Lyman Plant House and Smith College

  • Post published:10/24/2011
  • Post comments:5 Comments
Lyman Plant House at Smith College

Last week I visited the Lyman Plant House at Smith College in preparation for a column and post about the Annual Chrysanthemum Show which begins Friday, November 5 with a talk by Smith alum and author Paula Dietz about the gardens she has visited and written about in her book, On Gardens.

The Smith Botanical Garden and the Lyman Plant House are treasures for the whole community to use. The Lyman Plant House is open every day (except Thanksgiving and the period between December 23 – January 3) from 8:30 am – 4 pm, and the gardens surrounding it are available every day of the year. I was amazed at the amount of bloom.

Actually, I know dahlias are still blooming madly up in the higher elevations. Not only at Smith.

There are lots of labels on the plants in the Botanic Garden, but I could not find one for this beautiful plant, of which there were several wonderful floriferous clumps.  Any ideas?

This plant was another mystery. It looks like a regular daisy flower, but look at that foliage – not daisy foliage. Any more ideas?

As a part of the Rock Garden are a number of trough gardens which I think is a wonderful way for any of us to enjoy a few alpine plants.

There is an iron fence that separates the garden from the roadway, but on the road side of the fence there are plantings. Even those passing can enjoy the garden without entering.

This dramatic red planting is at the doorway to the Lyman Plant House.   Wow!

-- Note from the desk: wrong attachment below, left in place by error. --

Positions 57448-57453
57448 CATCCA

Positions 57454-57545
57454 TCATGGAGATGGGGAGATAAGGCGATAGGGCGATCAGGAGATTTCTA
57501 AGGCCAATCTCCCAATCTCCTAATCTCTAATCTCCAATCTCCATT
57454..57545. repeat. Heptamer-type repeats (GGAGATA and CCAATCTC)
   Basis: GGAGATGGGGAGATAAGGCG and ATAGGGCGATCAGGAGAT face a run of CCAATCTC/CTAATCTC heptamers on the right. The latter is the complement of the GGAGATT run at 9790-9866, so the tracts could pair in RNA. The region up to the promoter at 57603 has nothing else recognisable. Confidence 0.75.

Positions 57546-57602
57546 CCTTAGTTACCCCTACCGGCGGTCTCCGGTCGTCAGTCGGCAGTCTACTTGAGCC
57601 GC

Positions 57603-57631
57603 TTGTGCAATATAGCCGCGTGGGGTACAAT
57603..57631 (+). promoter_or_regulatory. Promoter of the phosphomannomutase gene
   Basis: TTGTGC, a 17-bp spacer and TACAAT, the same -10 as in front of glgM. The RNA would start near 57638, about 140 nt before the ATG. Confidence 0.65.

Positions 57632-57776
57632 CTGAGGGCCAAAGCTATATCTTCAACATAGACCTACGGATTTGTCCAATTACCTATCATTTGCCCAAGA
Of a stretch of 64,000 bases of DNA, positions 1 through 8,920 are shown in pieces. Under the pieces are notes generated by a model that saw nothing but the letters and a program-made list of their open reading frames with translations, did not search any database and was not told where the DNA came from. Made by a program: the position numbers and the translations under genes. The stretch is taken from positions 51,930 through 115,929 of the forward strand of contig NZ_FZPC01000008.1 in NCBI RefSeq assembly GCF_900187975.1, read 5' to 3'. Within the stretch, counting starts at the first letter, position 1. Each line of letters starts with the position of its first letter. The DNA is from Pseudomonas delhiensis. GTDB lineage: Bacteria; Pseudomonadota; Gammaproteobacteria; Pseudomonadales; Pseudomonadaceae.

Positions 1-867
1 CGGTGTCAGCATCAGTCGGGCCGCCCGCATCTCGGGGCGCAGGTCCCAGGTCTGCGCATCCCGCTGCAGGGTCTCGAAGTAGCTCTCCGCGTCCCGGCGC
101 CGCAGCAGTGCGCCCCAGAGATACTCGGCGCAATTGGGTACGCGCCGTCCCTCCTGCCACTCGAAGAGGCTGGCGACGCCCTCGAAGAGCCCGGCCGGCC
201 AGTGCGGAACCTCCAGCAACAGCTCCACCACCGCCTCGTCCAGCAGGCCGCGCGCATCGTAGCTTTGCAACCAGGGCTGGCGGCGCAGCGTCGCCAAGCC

I was familiar with many of these plants (not all obviously) but I was amazed to see cactus included in the garden. Hardy in Northampton?  I guess so.

This Post Has 5 Comments

  1. Lisa at Greenbow

    What a handsome building. It has so much character. Wish I could help you with the plant id. I don’t think I have seen either before.

  2. Kate

    I’m always amazed to see cactus in cold climates, too. That looks like a prickly pear? Makes for some truly fabulous pancake syrup! Thanks for the fun tour.

  3. Karen

    The daisy looks like a Montauk Daisy (Nipponanthemum nipponicum, formerly Chrysanthemum nipponicum and Leucanthemum nipponicum). There are some on the Bridge of Flowers.

  4. Pat

    Lisa, the oldest part of the conservatory is now over 100 years old. It is beautiful.
    Kate, It is a prickly pear. I did not know you could use it for syrup.
    Karen, thank you so much for the ID. I should have recognized them from the BOF.

  5. Pat

    I got an email from a reader suggesting that the pink flowers are Sheffield daisies – and that seems to be accurate. I am going to have to add some to my garden.

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